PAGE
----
2017_09_02 Bishop Auckland

Leader : Maz Burrows                   Distance : 9 miles.

Bishop Auckland

2017.09.02 Bishop Auckland Maz Heading

The weather was spot on for walking, a  lovely day  indeed  so even as the summer months were starting to  give  way to autumn we were blessed with sunshine and clear blue skies for Maz’s tramp around the ancient town of Bishop Auckland. Inextricably historically linked with the Prince Bishops its castle (known locally as The Bishop’s palace), after a troubled history still stands proud today and is the setting for the recent acclaimed extravaganza ˜Kynren held annually in the grounds.

It was from a small car park nearby that we started on our journey Setting off we crossed the A689 Crook road and for a short while we walked along grassy verges with the River Wear as our neighbour. Soon but with the river still our companion we embarked on a spell of single file walking along a minor road before turning due north onto grass land again near the site of Vinovia Roman Fort. The fort reputed to date from around AD79 and was probably established to guard the nearby Dere Street crossing of the river. Onwards and continuing north we skirted newly cut fields and crossed over the bubbling Bell Burn in a small thicket where we first encountered the profusion of beautiful, pink orchid, like flowers known as ˜Himalayan Balsam. A relative of the Bizzy Lizzie it is regarded as a major weed nuisance in Horticultural circles but nevertheless looks extremely pretty by a river bank on a sunny day.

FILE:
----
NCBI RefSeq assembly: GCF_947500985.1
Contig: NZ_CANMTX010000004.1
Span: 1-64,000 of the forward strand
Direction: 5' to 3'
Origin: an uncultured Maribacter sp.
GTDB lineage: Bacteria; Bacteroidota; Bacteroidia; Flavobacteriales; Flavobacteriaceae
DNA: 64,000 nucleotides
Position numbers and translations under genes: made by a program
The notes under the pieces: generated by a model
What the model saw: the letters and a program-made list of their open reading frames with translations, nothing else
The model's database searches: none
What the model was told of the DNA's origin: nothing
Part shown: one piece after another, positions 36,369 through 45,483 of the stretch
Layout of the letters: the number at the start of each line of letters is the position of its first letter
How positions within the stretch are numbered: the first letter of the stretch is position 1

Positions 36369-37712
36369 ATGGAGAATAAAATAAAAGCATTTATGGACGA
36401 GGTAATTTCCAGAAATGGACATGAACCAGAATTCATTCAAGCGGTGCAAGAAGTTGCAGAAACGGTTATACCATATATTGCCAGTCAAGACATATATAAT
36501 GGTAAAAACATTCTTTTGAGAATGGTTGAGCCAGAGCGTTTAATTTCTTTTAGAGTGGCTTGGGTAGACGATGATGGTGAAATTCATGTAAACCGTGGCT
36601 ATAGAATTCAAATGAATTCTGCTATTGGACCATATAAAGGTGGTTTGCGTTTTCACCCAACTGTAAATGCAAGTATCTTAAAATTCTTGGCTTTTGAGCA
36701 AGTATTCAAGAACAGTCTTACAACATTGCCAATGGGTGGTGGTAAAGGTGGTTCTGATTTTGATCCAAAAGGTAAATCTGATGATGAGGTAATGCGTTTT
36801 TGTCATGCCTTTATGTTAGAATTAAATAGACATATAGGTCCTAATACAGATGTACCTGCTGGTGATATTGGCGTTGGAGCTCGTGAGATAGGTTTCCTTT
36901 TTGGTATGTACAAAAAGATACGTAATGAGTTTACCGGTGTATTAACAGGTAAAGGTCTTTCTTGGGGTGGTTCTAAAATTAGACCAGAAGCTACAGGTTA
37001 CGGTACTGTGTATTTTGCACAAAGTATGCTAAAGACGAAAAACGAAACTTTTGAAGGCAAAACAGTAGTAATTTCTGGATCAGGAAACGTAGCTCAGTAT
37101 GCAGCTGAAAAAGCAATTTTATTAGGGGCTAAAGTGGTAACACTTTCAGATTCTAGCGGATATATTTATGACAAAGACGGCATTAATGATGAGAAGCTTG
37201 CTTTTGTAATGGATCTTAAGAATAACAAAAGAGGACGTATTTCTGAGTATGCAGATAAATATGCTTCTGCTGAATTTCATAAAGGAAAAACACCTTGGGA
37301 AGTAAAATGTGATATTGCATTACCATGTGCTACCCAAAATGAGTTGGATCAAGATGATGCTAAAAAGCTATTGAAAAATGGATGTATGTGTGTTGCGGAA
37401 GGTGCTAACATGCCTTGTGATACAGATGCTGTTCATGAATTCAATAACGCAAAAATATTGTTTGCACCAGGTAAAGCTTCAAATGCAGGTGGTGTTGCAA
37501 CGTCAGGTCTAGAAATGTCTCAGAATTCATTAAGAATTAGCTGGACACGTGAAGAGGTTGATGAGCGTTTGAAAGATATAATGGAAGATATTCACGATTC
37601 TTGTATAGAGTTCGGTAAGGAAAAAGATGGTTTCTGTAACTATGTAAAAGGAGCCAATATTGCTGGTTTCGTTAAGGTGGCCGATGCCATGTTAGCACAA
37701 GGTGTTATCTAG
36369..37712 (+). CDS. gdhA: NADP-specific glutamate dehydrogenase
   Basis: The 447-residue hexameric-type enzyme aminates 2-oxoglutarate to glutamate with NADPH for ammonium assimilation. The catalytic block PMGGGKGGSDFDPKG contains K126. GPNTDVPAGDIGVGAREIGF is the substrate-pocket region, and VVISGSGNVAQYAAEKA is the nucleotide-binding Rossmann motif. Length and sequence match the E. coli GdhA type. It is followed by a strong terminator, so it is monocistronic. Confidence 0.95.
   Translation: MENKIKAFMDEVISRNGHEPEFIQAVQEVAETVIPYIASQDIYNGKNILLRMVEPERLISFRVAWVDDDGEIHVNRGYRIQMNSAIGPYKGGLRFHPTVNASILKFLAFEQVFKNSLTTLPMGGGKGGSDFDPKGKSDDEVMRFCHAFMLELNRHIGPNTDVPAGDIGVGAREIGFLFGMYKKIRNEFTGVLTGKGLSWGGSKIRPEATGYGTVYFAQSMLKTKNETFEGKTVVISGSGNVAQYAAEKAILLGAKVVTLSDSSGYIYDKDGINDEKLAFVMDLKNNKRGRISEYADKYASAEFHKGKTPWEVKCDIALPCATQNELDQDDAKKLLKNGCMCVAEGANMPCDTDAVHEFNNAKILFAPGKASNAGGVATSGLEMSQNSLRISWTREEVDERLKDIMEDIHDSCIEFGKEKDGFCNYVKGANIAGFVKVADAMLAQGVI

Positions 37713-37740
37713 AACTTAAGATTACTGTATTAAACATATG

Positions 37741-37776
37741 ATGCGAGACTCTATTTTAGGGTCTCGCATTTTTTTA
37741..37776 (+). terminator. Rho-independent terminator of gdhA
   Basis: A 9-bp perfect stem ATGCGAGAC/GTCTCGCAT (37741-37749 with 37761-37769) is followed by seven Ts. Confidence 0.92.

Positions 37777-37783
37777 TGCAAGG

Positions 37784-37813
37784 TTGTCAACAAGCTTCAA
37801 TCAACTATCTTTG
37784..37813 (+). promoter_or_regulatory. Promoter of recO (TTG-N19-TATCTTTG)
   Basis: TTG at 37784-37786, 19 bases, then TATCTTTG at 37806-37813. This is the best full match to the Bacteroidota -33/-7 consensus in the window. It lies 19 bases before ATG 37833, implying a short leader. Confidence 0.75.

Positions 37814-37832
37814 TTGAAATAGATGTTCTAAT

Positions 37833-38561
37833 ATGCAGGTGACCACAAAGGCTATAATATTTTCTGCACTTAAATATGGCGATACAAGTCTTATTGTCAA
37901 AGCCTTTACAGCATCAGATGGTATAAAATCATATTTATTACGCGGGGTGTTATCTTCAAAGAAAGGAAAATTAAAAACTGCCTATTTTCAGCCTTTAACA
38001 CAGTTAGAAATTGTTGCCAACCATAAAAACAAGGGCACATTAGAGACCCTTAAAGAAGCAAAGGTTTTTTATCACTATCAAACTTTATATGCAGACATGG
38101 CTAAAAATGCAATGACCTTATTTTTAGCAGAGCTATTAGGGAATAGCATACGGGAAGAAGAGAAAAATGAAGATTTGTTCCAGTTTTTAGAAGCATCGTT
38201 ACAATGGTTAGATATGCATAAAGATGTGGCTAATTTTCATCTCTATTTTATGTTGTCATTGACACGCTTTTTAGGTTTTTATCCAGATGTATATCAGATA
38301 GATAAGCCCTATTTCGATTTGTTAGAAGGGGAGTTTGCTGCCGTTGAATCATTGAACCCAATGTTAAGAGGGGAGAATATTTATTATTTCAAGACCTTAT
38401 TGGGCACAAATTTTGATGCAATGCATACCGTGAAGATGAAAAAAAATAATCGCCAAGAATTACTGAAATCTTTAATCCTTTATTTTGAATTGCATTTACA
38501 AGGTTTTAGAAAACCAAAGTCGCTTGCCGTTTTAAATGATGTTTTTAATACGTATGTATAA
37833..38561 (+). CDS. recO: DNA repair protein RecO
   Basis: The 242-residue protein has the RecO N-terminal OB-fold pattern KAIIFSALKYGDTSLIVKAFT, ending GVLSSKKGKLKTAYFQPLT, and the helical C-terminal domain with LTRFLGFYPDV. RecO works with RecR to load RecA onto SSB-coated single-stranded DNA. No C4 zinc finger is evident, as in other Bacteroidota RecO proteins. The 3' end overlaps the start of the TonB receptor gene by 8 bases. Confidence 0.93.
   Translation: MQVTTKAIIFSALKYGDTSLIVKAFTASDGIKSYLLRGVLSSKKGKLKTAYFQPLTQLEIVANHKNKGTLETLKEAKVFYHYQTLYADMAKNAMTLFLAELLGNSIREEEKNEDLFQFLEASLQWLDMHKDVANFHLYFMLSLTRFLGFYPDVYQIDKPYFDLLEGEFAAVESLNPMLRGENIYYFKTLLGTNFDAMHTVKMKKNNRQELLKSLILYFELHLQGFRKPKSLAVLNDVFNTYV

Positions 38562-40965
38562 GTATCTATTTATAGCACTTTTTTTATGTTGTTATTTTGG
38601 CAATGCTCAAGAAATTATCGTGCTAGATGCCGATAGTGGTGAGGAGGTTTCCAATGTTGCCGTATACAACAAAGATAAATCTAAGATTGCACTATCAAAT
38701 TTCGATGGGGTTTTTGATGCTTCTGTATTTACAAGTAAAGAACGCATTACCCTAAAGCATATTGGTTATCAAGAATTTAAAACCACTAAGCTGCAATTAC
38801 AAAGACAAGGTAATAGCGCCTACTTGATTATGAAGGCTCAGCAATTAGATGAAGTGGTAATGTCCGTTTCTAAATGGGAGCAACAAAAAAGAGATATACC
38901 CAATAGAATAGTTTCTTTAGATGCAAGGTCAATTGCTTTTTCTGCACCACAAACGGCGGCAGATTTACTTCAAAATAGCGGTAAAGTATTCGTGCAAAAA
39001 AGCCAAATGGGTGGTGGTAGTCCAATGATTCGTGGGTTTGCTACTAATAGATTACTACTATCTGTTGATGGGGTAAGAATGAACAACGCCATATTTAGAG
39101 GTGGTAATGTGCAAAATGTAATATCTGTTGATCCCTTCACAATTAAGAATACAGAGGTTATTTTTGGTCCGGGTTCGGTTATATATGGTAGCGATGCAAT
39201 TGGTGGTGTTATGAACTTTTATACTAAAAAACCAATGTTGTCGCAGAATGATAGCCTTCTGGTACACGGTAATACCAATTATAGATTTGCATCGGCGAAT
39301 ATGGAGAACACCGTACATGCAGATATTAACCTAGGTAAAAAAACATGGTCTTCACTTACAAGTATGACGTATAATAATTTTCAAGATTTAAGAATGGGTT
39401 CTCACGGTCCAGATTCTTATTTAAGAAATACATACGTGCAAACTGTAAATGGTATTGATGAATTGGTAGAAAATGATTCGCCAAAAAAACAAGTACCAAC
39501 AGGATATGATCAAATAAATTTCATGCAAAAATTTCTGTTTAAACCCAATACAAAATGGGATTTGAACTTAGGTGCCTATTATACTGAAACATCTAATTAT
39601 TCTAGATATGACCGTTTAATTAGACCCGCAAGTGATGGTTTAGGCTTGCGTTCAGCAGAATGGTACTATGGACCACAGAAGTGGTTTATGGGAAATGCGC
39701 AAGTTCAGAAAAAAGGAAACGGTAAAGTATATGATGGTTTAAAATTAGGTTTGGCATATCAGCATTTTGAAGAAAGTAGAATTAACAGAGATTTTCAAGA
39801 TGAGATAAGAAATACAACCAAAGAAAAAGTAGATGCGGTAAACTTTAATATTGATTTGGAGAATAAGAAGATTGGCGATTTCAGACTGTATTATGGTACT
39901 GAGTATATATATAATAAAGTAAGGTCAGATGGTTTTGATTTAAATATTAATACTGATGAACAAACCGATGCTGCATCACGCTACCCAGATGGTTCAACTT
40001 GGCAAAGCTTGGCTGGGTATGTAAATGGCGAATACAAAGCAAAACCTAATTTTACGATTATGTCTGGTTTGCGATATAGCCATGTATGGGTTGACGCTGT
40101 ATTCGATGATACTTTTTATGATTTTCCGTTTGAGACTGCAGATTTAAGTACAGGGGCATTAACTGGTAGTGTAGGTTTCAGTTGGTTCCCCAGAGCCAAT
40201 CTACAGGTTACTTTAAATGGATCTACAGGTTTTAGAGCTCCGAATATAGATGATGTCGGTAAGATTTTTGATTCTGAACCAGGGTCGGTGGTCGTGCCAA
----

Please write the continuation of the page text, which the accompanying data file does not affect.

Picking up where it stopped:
Himalayan Balsam

A little more country lane walking followed until we turned off onto a lightly wooded track from where we took a sudden diversion to a tranquil riverside spot for our elevenses repast. We had now joined the Weardale Way.

Our appetites sated we set off along the way and after a mile or so  having crossed to the north bank of the river we left the lightly wooded track to enter he outskirts of the village of Willington. Like many communities in the area Willington’s economy was largely based on coal mining and the closure of the colliery in 1967 therefore affected the local economy badly and, in common with many others the village has struggled to recover. It had its period of glory though in the 1950s days of Amateur Football when it ranked alongside the great teams of Bishop Auckland & nearby Crook Town. As we wandered through the village the football ground still standing bore tribute to those days.

On reaching the western boundary of the village we joined  a disused railway track, a magnet for walkers and cyclists alike  and  our great leader decreed this would be the spot for our lunch time break. While the walking had not been arduous the warm sun and the absence of any relieving breeze made the chance of a break welcome.

Post lunch we kept company with the line for about a couple of miles eventually  leaving it via a short stretch of the old Roman Road Dere Street and into green fields again to join up with the Weardale Way once more  and the wooded bridleway taking us around the perimeter of the˜Bishop’s Park grounds now securely fenced off to prevent freeloaders gaining access into the Kynren site. As a further precaution a notice proclaimed that the track would be closed on Show Days.

It was not long then before we passed under he arches of the Grade II listed Victorian railway viaduct crossing the River Wear. At 105 feet  high, the viaduct provides stunning views of the surrounding countryside. It was originally built in 1857 to carry the Bishop Auckland to Durham City railway line across the River Wear until, after falling into disuse, it was reincarnated in 1959  for vehicle use to take traffic on the A689 between Bishop Auckland and Crook.

We were home, a lovely walk on a lovely day in a lovely part of Durham and a lovely pint courtesy old Stanley Jefferson at the end  what could be better – nowt much?